Monday, November 03, 2008

A Merger of Labor and Love

Do you recognize the man giving the speech in the clip below?

Unless you've been following politics for the last decade at least a little bit, then you probably don't. But There is something mysterious about James Carville that makes watching him so captivating. This leading democratic strategist is a man who launched his career behind the scenes, out of the spotlight and in the "war room" as the '92 Clinton presidential campaign endearingly referred to their Little Rock headquarters. Together with colleagues George Stephanopoulos and Paul Begala, Carville has changed the way campaigns are run-- making a living off winning elections for the underdog.

I've always enjoyed watching the "Ragin' Cajun" contribute on news programs. I once even had the opportunity to attend a panel that he moderated in his home state of Louisiana. People from both sides of the political spectrum love Carville (his wife is a republican strategist) because he has strong opinions and is never afraid to express them. In a way he is simultaneously the anti-politician and the super-politician. He is working for the ideas he believes in and has dedicated a career to putting democrats who share his beliefs in office not just in the US but also abroad by managing foreign campaigns. Yet despite his uncanny political strategic skills and success he does not crave the political power a politician does. He is working for his beliefs without owing an interest to constituents or lobbyists and without the influence of public polls or pressure of re-election. He is immune to what Washington politicians call "Potomac Fever".

However, tonight I'm posting this video for reasons far beyond politics. In this clip we see another side of Carville -- A side of him that he never shows on CNN's Situation Room or as a guest on any news program. This clip of Carville was recorded the night before election day 16 years ago, tensions were running high and the race was neck and neck up until the last day of campaigning. It was a night, as George Stephanopoulos appropriately describes, that "[Carville] will pass from the role of a regular human being to the role of a legend..."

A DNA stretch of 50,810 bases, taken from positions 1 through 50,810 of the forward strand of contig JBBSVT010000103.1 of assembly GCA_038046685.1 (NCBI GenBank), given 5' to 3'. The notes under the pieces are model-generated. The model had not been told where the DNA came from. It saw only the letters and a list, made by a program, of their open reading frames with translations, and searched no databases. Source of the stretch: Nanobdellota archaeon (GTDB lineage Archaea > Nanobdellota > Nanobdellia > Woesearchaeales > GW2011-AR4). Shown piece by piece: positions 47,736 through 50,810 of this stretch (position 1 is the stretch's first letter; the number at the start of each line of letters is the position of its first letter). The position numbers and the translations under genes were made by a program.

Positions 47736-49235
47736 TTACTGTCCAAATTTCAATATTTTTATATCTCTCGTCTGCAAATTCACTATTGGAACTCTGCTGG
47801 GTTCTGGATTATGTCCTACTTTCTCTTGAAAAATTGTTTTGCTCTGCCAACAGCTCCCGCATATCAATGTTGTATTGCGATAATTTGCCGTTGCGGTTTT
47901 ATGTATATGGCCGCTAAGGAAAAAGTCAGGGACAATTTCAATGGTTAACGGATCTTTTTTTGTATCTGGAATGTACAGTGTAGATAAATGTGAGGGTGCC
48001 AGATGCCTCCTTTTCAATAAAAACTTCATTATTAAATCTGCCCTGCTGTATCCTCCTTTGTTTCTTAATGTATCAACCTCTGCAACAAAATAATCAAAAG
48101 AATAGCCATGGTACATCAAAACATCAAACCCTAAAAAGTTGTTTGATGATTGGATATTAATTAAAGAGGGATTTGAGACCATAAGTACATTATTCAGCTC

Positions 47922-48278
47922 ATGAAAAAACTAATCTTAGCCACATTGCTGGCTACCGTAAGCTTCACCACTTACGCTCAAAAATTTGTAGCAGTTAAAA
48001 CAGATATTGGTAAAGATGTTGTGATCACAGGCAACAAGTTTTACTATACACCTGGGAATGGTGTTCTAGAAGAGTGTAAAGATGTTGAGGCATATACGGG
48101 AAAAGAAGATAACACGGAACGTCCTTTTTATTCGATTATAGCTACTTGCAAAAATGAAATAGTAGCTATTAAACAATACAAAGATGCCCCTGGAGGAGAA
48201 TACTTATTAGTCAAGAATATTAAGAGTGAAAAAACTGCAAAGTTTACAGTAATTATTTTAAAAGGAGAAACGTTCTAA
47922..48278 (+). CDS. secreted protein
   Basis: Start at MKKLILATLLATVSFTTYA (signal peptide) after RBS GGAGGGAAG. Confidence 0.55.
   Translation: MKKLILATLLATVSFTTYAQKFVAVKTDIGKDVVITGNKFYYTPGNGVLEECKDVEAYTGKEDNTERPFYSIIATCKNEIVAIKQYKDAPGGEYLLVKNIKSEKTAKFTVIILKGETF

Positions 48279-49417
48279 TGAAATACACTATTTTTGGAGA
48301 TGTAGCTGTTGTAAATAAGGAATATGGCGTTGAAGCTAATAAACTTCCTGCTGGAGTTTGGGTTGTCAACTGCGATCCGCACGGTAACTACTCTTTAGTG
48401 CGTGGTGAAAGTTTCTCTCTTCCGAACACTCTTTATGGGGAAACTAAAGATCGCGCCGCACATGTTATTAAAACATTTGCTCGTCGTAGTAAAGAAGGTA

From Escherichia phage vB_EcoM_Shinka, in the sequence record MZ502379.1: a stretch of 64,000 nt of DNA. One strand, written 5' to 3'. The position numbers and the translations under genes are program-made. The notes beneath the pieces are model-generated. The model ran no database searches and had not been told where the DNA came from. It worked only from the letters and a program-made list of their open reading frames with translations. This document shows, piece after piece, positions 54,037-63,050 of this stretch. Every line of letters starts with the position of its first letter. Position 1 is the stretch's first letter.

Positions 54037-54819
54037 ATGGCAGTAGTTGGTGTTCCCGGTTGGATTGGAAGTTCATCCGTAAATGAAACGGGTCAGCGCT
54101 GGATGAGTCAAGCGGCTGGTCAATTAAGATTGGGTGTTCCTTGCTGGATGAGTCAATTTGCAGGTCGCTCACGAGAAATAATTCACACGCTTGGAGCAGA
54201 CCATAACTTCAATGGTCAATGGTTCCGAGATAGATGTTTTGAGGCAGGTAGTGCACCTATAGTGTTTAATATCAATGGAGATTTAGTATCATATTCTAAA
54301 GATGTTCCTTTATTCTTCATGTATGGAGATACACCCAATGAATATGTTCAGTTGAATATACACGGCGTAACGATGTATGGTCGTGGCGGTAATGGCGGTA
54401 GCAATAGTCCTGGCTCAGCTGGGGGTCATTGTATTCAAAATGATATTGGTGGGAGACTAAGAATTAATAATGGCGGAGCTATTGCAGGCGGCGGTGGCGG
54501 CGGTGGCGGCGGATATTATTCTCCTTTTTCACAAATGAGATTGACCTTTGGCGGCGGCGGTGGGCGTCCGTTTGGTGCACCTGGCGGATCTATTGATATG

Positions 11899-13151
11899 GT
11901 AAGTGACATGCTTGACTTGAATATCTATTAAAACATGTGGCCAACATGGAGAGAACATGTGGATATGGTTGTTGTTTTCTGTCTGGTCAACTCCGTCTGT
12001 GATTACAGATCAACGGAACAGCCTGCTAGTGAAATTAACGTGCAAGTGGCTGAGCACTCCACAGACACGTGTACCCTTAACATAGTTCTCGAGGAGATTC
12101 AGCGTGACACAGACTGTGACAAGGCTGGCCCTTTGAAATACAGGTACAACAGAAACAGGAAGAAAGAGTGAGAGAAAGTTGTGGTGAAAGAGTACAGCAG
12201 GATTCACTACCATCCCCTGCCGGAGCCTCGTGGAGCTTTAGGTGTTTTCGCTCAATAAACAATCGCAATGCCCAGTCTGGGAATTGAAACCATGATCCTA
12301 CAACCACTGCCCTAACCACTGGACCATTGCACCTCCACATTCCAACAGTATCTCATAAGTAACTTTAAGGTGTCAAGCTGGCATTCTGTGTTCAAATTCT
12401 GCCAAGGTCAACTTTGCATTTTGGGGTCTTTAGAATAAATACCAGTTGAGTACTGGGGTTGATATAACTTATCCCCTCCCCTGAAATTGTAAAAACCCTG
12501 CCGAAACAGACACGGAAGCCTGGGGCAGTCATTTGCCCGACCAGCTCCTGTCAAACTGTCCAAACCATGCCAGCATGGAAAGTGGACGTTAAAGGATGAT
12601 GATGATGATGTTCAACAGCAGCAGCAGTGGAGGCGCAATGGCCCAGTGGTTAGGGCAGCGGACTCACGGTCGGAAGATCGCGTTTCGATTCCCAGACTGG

When I first saw this clip I saw the more human side of politics. Someone once told me that "everyone who runs for president has to be crazy." And to a certain extent I believe it. It takes extraordinary discipline, perseverance and desire to withstand the nature of a career in politics. It requires a lifetime of winning the trust of all those who surround you, repeating the same lines everyday and being constantly aware of your actions and word. Often times it requires improbable strokes of luck. But when I see this speech I'm reminded that politics is more than winning votes and wanting your candidate to win.

Long after you've chosen your candidate, done your research, donated to the campaign, registered some voters and bought a T-shirt and voted then the only thing left to give is your faith-- a sincere belief that you are no longer promoting a man, but personifying your beliefs. Regardless of your political party or preference we eventually arrive at a point when you realize the man who bears the name on the poster means less than the ideologies that his name carries. We rise above the issues that the media has force fed us with sound bytes. We forget off-shore drilling, economy, the war, democrat and republican and realize that inevitably tomorrow's decision is so much more than just a few tag lines and grandiose promises. It's a reflection of the needs of our nation and our plea to finally to reap the benefits of our labor and our love.


No comments: